Tuesday, March 20, 2012

Spoon-billed Sand Project: new video

Worth a watch!

Now I know what to listen out for when I'm at Kapar next weekend!

Friday, March 16, 2012

15 March 2012: Bukit Larut, Perak

This was a bare-faced twitch!

A male White-throated Rock-thrush has been showing well for photographers since it was found by Mun on 25 Feb, and, since it's a species I'd yet to connect with in Malaysia, I had been tempted to go for quite a while.

Things finally came together yesterday, and Choo Eng, James and I took the hour or so trip south. It proved to be a good decision!

This was my first view of the bird as it alighted momentarily, in full sunlight, on an overhead wire. It proved to be the only shot I got of it in sunlight the whole day!

As I watched the bird sit motionless for long periods, I realized I've probably walked past more of these than I've had hot dinners - well - you get the point!

People have regularly been putting mealworms out for this bird, and even set up a perch for it to land on! Well - these shots look a bit 'staged' to my eyes, but I'm not complaining too much!

This is how it spent most of its time, just sitting quietly in the undergrowth.

A few other birds did distract my attention too!

Ashy Minivets got a good grilling, but proved to be just Ashy!

There were lots of Eastern Crowned-warblers about, and several were singing their 'fizzy' songs - delightful!

The warblers were roaming around with a pack of Everett's White-eyes...

... and White-bellied Yuhinas (which I should really call Erpornises, except that I find that difficult to do without conjuring up an image of some kind of dinosaur!)

And finally, a Golden Babbler peered into my lens to check me out!

So - thanks to Mun for finding this bird - you might want to make another visit to finally get some pictures! Oh - there's a video of it here.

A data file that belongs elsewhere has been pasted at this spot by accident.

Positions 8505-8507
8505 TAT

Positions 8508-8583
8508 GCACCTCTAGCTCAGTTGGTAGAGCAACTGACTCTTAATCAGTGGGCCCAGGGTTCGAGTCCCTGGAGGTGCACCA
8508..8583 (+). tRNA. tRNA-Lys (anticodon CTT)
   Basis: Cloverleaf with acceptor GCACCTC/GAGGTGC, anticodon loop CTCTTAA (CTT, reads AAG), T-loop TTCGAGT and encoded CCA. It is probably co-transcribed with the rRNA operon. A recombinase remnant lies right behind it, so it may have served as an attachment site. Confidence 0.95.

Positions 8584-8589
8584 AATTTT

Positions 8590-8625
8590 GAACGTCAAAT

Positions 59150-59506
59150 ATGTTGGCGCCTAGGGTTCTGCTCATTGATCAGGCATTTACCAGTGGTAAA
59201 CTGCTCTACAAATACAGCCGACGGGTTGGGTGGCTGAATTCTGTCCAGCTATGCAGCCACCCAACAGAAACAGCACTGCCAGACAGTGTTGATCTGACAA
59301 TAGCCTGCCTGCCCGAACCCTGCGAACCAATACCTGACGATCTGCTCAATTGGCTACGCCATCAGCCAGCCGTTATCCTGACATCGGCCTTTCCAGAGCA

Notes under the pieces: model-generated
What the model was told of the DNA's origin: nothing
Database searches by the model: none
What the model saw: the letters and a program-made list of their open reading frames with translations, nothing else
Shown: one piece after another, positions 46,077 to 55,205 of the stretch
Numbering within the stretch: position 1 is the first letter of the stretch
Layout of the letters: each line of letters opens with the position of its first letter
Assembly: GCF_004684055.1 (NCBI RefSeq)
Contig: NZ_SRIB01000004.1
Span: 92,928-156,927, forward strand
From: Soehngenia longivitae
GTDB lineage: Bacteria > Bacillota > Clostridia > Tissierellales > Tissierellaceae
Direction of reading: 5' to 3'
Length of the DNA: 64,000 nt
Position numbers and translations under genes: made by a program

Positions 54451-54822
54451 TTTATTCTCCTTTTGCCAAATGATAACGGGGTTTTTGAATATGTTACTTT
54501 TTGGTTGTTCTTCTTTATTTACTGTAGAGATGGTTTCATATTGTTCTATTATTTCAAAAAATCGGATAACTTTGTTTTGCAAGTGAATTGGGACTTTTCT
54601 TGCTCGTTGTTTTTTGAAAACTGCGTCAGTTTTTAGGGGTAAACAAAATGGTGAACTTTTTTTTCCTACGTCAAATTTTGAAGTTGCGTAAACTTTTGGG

10 - 13th March 2012: Raptor Watch, Tanjung Tuan

Compared to last year, this year's pilgrimage was a decidedly low key affair. The weather conditions conspired against getting many good photos, so, for a better idea of the event and its birds, have a browse through 12-13th, 14th, 15th, 16th and 17th March 2011.

On the 10th, the entire day produced only 17 Grey-faced Buzzards, including this juvenile.

We were glad of the opportunity to watch any bird that would show itself, such as this immature Black-naped Oriole...

...and a Blue-throated Bee-eater.

After a while, even these disappeared, so we resorted to looking at pictures of raptors...

...And people HOPING to get pictures of raptors!

Thankfully, the 11th was a lot better! We counted over 5,300 Oriental Honey-buzzards, though wind and lighting conditions were still not in favour of the photographers!

The best of a bad bunch - a male, two females and a juv. I got much better pics last year!

The star of the day was a dark morph Booted Eagle.

The pictures would have been a lot better if I hadn't had the camera on the wrong settings! Still - it happens, and there will be others...

This Barn Swallow seemed to think it was hilarious!

The 12th was a new low - just one OHB all day, but fortunately, we had made the decision not to sit at the lighthouse. Instead we had a lazy day in the garden and by the beach, when I trained my camera on some of the common birds I usually overlook.